To up our profile, we submit TWC to various indexes. These indexes are lists of vetted content that meets certain criteria, and being listed in the index is a way to show legitimacy and drive readership. Well-known indexes that most people have heard of include PubMed (for medicine) and ERIC (for education). TWC signed an agreement permitting EBSCO, a database aggregator, to list TWC. But our application to be listed in Scopus was rejected, perhaps because when we applied, only a single issue had come out. (We’ll try again later.) To be listed, not only must TWC maintain its status as blind peer reviewed, but the journal must print a careful ratio of peer-reviewed content to non-peer-reviewed content to retain the status of “academic.” The indexing services seek to ensure quality by going down a checklist of current best practices in the journal-publishing industry and only listing journals that fulfill these criteria. Yet best practices have clearly not yet been able to adequately account for online-only publications, or online-only publications would not be treated differently by academic institutions during review for tenure and promotion.
When I fill out forms, surveys, and index submission forms related to TWC and its practices, it becomes clear how strongly the print model affects every aspect of what is considered the norm for publishing. I skip entire sections: I don’t know the number of subscriptions because we don’t use a subscription model. I can’t estimate readership because many of the user accounts are obviously spam accounts, and plenty of readers never create a user ID. We don’t offer different levels of access to different people. We don’t have office expenses because we don’t have an office, instead using freeware OJS to shepherd copy through the publication process. I can’t estimate readership for an essay because our copyright permits the author, or anyone else, to repost, which bleeds off readers and thus they aren’t counted by the software. We have no income from reprint or author fees because we don’t charge those fees. All the questions meant to assess readership and subscriptions are, with an open access model, nearly impossible to estimate. Ironically, the traditional journal-publishing world seeks to maximize impact by minimizing access, even though study after study has shown that people are far more likely to read and cite publications available in full online.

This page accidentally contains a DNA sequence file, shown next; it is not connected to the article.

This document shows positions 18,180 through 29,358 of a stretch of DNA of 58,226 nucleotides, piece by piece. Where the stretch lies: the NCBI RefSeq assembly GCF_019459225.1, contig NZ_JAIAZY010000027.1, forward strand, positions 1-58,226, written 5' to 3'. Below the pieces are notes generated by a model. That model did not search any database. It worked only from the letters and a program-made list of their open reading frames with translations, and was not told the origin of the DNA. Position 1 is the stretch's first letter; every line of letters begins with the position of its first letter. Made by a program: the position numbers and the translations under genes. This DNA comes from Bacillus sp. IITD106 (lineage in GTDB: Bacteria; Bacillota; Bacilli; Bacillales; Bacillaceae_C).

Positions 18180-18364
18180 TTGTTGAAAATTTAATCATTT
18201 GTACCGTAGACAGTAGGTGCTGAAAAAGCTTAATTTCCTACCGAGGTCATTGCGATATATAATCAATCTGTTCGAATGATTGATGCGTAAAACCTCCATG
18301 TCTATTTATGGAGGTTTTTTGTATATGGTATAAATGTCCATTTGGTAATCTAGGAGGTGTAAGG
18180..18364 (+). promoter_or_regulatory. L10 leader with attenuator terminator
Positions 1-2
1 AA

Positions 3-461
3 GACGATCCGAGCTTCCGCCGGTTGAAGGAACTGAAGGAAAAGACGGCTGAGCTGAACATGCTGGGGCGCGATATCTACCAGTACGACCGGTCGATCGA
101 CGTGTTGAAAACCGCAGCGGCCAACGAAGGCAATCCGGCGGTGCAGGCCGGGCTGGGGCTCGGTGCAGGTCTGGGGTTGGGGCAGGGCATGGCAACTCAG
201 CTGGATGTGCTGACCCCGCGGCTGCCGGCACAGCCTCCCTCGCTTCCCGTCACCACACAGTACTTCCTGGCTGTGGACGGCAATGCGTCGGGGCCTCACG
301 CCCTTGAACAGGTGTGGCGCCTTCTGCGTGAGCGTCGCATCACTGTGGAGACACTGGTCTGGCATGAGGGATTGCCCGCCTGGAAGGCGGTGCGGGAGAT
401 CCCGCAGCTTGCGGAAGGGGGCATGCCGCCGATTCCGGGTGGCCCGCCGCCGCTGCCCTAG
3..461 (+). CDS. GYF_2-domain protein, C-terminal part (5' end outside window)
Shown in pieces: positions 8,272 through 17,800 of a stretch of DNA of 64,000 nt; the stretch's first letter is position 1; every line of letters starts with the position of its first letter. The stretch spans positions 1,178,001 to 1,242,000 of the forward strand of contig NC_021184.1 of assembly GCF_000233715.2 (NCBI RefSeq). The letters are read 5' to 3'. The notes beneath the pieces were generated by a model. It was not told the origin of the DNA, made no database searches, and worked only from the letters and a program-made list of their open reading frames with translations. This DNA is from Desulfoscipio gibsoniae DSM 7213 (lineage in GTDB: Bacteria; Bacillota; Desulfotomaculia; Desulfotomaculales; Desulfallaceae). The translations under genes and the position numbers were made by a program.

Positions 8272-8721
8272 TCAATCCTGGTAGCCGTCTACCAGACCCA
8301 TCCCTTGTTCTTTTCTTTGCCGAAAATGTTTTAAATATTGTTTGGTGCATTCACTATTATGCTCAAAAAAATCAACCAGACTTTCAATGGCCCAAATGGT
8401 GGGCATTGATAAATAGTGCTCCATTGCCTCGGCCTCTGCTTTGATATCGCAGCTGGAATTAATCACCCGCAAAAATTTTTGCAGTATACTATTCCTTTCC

Despite these very real drawbacks, all of which are remnants of the print model, I stand by our decision to reject print in favor of online-only open access. We probably don’t need to be cited in indexes like Scopus because Google searches easily find us, with no block to obtaining full text. It has also struck me that my coeditor, Kristina Busse, and I are the perfect people to edit this journal precisely because neither of us is affiliated. Our jobs aren’t going to be affected by our work; working on the journal will never “count” one way or the other. That’s tremendously freeing.
I’m proud to be working on a publication that is on the vanguard of changing the journal-publishing model by testing models and ideas that permit the free and open exchange of ideas within a context of intellectual rigor. I am saddened that some authors will never submit to us because they can’t afford to, but I am also confident that within the next 10 years, that will change. And it will be because TWC, and journals like it, stood its ground.